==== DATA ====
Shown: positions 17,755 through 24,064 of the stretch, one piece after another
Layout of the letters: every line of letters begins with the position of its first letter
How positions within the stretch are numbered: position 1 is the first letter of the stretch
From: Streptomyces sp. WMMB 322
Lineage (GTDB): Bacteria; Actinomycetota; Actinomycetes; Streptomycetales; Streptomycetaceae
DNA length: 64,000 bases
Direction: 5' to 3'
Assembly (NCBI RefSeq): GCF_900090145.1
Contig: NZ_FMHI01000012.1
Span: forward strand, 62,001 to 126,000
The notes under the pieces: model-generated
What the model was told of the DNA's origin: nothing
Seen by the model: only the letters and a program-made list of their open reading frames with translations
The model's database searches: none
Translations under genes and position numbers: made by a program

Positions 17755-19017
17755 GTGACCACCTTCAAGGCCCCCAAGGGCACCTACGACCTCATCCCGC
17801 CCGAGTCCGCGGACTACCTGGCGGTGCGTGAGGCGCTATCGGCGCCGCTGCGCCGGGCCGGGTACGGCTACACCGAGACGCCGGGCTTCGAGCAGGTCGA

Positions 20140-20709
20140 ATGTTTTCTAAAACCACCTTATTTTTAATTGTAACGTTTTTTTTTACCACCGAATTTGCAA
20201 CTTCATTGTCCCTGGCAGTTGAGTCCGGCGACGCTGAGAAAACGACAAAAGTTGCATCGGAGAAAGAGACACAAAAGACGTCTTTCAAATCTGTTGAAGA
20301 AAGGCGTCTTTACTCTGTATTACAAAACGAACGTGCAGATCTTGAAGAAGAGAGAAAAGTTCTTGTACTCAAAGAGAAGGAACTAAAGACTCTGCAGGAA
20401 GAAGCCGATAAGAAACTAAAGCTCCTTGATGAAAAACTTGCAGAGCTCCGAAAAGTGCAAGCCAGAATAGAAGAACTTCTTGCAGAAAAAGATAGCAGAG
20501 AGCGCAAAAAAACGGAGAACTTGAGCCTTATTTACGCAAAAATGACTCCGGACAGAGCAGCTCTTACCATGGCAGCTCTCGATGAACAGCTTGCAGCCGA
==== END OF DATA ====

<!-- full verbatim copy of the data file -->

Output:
Shown: positions 17,755 through 24,064 of the stretch, one piece after another
Layout of the letters: every line of letters begins with the position of its first letter
How positions within the stretch are numbered: position 1 is the first letter of the stretch
From: Streptomyces sp. WMMB 322
Lineage (GTDB): Bacteria; Actinomycetota; Actinomycetes; Streptomycetales; Streptomycetaceae
DNA length: 64,000 bases
Direction: 5' to 3'
Assembly (NCBI RefSeq): GCF_900090145.1
Contig: NZ_FMHI01000012.1
Span: forward strand, 62,001 to 126,000
The notes under the pieces: model-generated
What the model was told of the DNA's origin: nothing
Seen by the model: only the letters and a program-made list of their open reading frames with translations
The model's database searches: none
Translations under genes and position numbers: made by a program

Positions 17755-19017
17755 GTGACCACCTTCAAGGCCCCCAAGGGCACCTACGACCTCATCCCGC
17801 CCGAGTCCGCGGACTACCTGGCGGTGCGTGAGGCGCTATCGGCGCCGCTGCGCCGGGCCGGGTACGGCTACACCGAGACGCCGGGCTTCGAGCAGGTCGA

Positions 20140-20709
20140 ATGTTTTCTAAAACCACCTTATTTTTAATTGTAACGTTTTTTTTTACCACCGAATTTGCAA
20201 CTTCATTGTCCCTGGCAGTTGAGTCCGGCGACGCTGAGAAAACGACAAAAGTTGCATCGGAGAAAGAGACACAAAAGACGTCTTTCAAATCTGTTGAAGA
20301 AAGGCGTCTTTACTCTGTATTACAAAACGAACGTGCAGATCTTGAAGAAGAGAGAAAAGTTCTTGTACTCAAAGAGAAGGAACTAAAGACTCTGCAGGAA
20401 GAAGCCGATAAGAAACTAAAGCTCCTTGATGAAAAACTTGCAGAGCTCCGAAAAGTGCAAGCCAGAATAGAAGAACTTCTTGCAGAAAAAGATAGCAGAG
20501 AGCGCAAAAAAACGGAGAACTTGAGCCTTATTTACGCAAAAATGACTCCGGACAGAGCAGCTCTTACCATGGCAGCTCTCGATGAACAGCTTGCAGCCGA